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contraception for dogs

18 June 2012

Getting pregnant is one of the bigger events of life, isn’t it?

Got a female dog and don’t want her to follow the promiscuous path of Rizzo in Grease?

You’ve got two choices. #1 is keep them in your home for the duration of their heat. #2 is to spay your dog. We already survived one round of #1 and had long opted to neuter Luna, or as Wikipedia so clinically describes it, “abdominal surgery to remove the ovaries and uterus.” This meant removal of the parts that would have made Little Lunas had we’d been the breeding kind.

Contrast that with the human condition.

One day, you’re a freewheeling Summer Shakespeare-going couple, and the next day you’re staring at two pink lines on a home pregnancy test and exclaiming, “Oh man, oh man.” (Ed note: true story, by the way).

Positive pregnancy test image

what you can expect to see as “Will You Still Love Me Tomorrow?” plays on the reruns of Dick Clark’s old top 40 show

The first time I heard talk of controlling pregnancy, I was something like ten years old. A friend of the family was getting her tubes tied. My Mom said that it was a tubal ligation. Until that moment, I didn’t even know humans had tubes. I thought then of the human body in terms of limbs, hair and haircuts, skin rashes, bloodied knees during summer months, and nose hairs that tingled whenever the temperature dropped below about -20 Fahrenheit. Tubes? Not at all.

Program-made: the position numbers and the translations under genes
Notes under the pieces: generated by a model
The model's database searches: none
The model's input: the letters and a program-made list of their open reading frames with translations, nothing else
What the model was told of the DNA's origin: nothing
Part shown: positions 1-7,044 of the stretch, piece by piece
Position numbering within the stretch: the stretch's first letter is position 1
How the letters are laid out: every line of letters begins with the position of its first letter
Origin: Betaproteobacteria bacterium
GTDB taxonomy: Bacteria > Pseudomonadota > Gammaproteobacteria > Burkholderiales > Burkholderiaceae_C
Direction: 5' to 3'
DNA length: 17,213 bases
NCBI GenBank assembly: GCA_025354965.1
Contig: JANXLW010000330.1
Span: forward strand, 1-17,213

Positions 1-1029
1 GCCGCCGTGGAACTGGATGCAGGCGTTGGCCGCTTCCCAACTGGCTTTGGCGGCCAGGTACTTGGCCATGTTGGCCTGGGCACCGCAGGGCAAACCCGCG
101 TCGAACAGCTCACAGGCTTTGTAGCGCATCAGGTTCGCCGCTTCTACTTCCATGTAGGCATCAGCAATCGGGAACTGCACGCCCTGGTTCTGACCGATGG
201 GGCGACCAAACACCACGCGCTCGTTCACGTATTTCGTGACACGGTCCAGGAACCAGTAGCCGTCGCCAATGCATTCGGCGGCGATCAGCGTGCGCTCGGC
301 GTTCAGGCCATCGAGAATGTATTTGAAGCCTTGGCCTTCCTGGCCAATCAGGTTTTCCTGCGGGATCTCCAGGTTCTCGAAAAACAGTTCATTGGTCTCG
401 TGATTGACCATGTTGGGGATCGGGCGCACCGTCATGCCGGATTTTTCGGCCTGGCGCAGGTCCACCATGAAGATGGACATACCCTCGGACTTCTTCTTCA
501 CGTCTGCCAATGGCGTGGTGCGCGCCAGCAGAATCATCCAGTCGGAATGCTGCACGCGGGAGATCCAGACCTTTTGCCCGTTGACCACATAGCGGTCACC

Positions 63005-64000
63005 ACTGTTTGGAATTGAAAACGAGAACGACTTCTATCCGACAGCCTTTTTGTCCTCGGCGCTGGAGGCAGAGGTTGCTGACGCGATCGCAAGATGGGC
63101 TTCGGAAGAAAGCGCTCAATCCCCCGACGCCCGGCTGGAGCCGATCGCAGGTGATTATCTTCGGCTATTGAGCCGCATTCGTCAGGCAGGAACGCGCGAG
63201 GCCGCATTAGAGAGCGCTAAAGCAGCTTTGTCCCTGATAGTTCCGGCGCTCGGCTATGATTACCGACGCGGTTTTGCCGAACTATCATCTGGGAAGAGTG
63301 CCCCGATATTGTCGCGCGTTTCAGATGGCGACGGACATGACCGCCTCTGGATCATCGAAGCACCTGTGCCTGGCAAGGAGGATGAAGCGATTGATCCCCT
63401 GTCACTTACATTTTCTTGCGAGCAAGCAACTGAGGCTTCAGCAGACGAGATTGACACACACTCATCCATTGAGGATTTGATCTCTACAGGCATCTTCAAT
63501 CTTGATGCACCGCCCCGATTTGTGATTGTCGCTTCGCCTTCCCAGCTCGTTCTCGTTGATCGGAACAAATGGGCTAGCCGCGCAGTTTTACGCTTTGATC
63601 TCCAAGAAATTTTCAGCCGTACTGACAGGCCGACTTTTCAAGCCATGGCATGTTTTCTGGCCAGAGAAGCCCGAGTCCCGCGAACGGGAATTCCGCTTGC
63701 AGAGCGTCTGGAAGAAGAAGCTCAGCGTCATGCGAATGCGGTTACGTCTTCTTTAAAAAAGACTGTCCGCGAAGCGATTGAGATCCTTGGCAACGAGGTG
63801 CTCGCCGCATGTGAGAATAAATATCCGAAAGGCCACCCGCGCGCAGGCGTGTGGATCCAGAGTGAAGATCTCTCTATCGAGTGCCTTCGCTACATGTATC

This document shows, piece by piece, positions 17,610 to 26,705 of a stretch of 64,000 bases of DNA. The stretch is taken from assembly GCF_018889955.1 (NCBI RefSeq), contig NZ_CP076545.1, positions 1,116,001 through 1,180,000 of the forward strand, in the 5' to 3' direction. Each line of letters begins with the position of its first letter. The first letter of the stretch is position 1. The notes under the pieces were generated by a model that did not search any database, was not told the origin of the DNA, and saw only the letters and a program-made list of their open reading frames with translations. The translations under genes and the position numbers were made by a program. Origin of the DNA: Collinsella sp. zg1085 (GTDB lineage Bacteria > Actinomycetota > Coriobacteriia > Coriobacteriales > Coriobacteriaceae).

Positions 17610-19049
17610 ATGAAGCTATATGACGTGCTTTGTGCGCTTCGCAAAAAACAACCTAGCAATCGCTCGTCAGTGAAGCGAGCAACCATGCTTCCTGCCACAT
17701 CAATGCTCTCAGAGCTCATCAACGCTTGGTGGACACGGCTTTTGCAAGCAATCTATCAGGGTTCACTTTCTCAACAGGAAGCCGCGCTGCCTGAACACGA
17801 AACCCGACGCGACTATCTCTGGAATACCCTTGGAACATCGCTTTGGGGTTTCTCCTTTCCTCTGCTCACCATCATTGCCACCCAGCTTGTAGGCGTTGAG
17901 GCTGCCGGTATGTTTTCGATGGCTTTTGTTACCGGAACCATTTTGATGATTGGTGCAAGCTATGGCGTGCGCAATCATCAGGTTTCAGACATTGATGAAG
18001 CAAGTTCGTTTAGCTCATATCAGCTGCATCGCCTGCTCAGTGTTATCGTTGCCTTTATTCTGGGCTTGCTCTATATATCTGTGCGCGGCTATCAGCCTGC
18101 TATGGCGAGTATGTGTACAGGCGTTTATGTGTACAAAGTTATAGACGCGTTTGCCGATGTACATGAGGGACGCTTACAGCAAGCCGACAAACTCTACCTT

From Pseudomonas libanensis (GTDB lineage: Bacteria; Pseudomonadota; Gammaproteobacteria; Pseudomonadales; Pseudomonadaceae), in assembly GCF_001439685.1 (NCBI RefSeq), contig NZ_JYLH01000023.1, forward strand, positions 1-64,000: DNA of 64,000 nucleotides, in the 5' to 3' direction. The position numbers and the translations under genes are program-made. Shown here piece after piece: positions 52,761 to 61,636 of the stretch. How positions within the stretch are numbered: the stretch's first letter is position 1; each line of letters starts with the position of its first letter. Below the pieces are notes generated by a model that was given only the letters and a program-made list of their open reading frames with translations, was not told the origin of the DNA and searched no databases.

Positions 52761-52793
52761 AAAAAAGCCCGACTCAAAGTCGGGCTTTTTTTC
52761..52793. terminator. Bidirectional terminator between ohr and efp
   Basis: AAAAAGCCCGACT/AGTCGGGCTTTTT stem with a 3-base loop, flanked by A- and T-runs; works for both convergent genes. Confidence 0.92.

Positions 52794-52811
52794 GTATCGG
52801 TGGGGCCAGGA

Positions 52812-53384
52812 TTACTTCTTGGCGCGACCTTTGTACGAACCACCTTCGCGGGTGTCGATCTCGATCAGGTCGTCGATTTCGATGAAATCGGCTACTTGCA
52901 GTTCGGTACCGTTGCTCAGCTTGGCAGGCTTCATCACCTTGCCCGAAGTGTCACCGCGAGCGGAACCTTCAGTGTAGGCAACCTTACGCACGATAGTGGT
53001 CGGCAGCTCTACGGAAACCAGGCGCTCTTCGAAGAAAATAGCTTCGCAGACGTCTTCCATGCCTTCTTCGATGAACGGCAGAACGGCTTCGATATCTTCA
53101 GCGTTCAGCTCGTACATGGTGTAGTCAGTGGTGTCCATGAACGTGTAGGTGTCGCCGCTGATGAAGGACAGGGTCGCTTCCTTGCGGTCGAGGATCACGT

Still, this woman was ending any future chances of additional baby-carrying in her womb by having her fallopian tubes blocked. (Womb was another word the ten-year-old me had never heard of). It (the procedure) sounded really drastic to me, someone whose most stressful moments in life usually came from watching footage of lions mauling impalas on Mutual of Omaha’s Wild Kingdom while host Marlin Perkins narrated.

Skip forward a couple of years to middle school when my giggling classmates and I first learned about contraception courtesy of the grainy black and white archives of the National Film Board of Canada. By the end of the film, I was current and expert on all contemporary birth control methods. (This was the late-1970s, prior to the invention of RU-486 and other morning-after solutions).

Birth Control for Dogs Can be Permanent

Birth control for dogs is a little less glamorous than heading to your local Duane Reade for Trojan Extra Ribbeds or getting a recurring prescription for The Pill. As far as I know, the pet industry hasn’t perfected morning-after pills for dogs so good old-fashioned neutering was our choice on the menu.

Here’s how birth control for dogs works. You make an appointment. You take your dog over. You pick her up the next day. She’s a little lighter.

Luna’s done all of the vertical growing she’s going to do. She’s also done most of the growing on the other axes that she’s going to do. We scheduled the procedure today. On the morning after Father’s Day, MW dropped Luna off at the TGV so she could forever avoid having to celebrate Mother’s Day.

What to do While You’re Preventing Pregnancy

If you’re eying the calendar and thinking of a convenient date, here’s a tip courtesy of B2. Large breeds such as Great Danes are subject to stomach torsion. It is a frequently lethal condition in which the stomach twists. The moment of spaying is the moment to also have your vet perform what is called circumcostal gastropexy, which attaches the stomach to the ribs.

It’s a double shot of surgery that prevents two big landmark moments – motherhood and premature death.

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